Mush­room and Cu­cum­ber Salad (Liang Ban Huang­gua)

SERVES 4; photo p. 91 To­tal: 15 min.

SAVEUR - - Yunnan -

Adapted from Tushen Shiguan, an or­ganic restau­rant in Kun­ming, China, this re­fresh­ing dish fea­tures cu­cum­bers and any kind of ed­i­ble sea­sonal fun­gus the chefs might have on hand. Wood ear mush­rooms, pic­tured here along with an­other moss-like Chi­nese fun­gus, are oc­ca­sion­ally avail­able fresh at Asian mar­kets and green­mar­kets in the U.S., but if you can’t find them, dried ones are avail­able on­line.

½ cup thinly sliced fresh wood ear mush­rooms, or sub­sti­tute ⅓ cup dried One 10-inch piece of English cu­cum­ber (1 lb.) 3 medium gar­lic cloves, minced (2 tsp.) 1 fresh red Thai chile, finely chopped 1 Tbsp. plus 2 tsp. Shanxi vine­gar, plus more to taste 1 Tbsp. plus 1 tsp. Chi­nese light soy sauce, plus more to taste

1 In a small, heat­proof bowl, add the mush­rooms and enough boil­ing wa­ter to cover. If us­ing fresh mush­rooms, let the steep for 20 sec­onds; if us­ing dried mush­rooms, let them soak for about 5 min­utes. Drain, dis­card­ing the soak­ing liq­uid, and rinse well with cold wa­ter. Set aside while you pre­pare the cu­cum­ber.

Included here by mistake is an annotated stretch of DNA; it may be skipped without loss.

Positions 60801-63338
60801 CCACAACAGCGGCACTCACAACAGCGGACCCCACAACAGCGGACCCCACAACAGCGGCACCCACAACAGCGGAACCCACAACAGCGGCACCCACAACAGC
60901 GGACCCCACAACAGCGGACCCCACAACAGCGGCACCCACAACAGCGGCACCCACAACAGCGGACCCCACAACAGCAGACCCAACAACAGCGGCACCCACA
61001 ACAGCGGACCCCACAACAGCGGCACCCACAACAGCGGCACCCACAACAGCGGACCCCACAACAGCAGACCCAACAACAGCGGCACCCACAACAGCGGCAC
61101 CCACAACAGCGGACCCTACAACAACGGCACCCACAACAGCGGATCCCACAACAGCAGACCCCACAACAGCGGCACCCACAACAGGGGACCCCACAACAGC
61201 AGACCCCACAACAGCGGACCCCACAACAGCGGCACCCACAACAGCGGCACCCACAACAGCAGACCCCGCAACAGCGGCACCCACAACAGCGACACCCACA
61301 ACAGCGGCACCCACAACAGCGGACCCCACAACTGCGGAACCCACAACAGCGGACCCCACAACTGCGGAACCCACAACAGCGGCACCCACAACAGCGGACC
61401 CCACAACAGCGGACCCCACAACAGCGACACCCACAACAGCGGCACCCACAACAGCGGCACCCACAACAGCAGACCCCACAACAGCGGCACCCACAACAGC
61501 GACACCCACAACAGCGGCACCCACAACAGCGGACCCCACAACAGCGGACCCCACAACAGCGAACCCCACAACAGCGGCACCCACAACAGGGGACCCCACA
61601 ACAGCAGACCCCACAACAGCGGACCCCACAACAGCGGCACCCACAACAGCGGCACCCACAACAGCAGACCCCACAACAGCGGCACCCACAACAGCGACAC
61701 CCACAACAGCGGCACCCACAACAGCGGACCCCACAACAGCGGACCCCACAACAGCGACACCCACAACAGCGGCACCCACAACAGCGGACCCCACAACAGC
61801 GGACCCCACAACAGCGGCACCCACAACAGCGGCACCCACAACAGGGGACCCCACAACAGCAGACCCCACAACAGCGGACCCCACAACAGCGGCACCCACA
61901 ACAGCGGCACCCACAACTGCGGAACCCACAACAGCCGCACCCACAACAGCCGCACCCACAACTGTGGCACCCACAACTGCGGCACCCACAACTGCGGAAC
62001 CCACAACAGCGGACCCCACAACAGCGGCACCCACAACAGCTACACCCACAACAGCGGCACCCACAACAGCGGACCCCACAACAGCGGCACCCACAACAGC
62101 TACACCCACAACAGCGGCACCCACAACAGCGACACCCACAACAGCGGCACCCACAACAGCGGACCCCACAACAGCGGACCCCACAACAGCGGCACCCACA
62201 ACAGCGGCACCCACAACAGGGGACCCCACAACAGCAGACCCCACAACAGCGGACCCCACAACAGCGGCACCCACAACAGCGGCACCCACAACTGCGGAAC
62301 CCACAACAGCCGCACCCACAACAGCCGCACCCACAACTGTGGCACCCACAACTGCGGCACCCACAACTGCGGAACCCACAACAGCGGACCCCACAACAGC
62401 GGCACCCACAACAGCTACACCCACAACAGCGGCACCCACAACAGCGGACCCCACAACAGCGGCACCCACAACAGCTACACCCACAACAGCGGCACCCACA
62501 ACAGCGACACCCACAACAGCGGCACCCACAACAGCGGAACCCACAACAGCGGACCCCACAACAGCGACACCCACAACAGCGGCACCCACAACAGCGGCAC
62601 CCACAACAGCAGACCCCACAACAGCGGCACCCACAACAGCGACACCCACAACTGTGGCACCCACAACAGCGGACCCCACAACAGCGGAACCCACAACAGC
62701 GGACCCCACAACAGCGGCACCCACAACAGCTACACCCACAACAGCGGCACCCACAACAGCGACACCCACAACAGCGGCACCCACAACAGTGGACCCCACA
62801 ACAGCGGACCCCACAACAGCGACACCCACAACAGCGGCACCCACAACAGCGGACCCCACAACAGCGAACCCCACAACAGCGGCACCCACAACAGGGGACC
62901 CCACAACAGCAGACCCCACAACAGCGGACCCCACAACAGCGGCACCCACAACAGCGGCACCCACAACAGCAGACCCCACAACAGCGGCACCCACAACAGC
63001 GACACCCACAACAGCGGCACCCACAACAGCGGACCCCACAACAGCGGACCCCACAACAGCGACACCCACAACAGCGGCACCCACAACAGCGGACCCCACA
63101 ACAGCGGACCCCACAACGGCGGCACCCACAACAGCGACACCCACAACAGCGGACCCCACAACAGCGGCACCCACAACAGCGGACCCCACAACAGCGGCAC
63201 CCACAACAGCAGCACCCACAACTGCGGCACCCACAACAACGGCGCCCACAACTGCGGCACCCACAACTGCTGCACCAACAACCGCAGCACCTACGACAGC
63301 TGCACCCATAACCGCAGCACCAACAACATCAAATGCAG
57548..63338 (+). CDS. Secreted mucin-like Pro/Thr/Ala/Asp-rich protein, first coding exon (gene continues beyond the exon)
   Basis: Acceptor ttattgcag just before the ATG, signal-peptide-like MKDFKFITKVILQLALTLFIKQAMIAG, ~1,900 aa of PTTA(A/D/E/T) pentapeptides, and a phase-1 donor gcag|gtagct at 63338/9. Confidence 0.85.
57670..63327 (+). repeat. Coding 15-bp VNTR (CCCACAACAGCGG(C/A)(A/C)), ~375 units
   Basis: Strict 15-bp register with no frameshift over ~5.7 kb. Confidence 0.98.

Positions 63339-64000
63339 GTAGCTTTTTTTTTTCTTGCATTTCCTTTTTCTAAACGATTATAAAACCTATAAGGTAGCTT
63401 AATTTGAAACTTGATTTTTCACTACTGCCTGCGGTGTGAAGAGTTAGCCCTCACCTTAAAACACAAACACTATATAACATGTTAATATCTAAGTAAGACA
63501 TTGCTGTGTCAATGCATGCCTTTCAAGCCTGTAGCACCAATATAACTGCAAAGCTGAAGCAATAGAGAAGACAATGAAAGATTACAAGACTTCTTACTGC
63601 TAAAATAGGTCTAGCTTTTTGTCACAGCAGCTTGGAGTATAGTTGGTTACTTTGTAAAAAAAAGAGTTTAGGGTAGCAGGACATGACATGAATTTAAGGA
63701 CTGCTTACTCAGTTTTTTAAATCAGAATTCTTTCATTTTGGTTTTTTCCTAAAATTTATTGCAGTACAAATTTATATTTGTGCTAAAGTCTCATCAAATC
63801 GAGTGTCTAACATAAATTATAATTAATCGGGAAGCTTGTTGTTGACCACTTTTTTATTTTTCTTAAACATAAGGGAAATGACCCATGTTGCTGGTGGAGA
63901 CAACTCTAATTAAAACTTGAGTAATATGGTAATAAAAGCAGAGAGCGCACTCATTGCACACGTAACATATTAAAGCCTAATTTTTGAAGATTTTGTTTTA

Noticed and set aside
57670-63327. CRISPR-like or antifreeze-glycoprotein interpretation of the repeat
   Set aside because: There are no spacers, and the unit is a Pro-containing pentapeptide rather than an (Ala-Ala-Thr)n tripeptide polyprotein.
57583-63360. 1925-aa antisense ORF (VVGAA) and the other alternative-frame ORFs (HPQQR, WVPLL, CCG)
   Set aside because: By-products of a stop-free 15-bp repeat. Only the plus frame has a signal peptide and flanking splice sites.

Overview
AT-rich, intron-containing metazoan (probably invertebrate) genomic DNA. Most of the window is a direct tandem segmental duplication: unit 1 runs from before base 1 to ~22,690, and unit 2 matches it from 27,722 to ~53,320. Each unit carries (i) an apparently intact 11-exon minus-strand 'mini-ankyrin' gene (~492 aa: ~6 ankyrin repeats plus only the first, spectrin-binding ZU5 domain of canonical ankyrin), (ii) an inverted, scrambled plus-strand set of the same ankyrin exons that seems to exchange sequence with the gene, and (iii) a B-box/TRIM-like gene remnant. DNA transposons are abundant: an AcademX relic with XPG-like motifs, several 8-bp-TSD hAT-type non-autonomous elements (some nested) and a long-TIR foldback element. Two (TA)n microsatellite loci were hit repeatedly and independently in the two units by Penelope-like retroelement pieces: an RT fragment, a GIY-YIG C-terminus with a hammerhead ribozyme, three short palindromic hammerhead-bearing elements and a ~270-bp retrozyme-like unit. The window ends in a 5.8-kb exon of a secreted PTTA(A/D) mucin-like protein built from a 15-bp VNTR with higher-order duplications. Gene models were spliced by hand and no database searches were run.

2 Cut the cu­cum­ber in half length­wise, and place each half cut-side down on your cut­ting board. Smack each piece with the side of a cleaver or a large knife to flat­ten it slightly (this will break down some of the flesh). Scoop out and dis­card the cu­cum­ber’s seeds, then cut each cu­cum­ber half cross­wise into 1½-inch­long pieces.

3 Trans­fer the cu­cum­ber to a medium serv­ing bowl. Add the drained mush­rooms, gar­lic, chile, vine­gar, and soy sauce, and toss to com­bine. Taste and ad­just the sea­son­ing with more soy sauce or vine­gar as needed. Serve the dish at room tem­per­a­ture, or re­frig­er­ate un­til cold and serve chilled.

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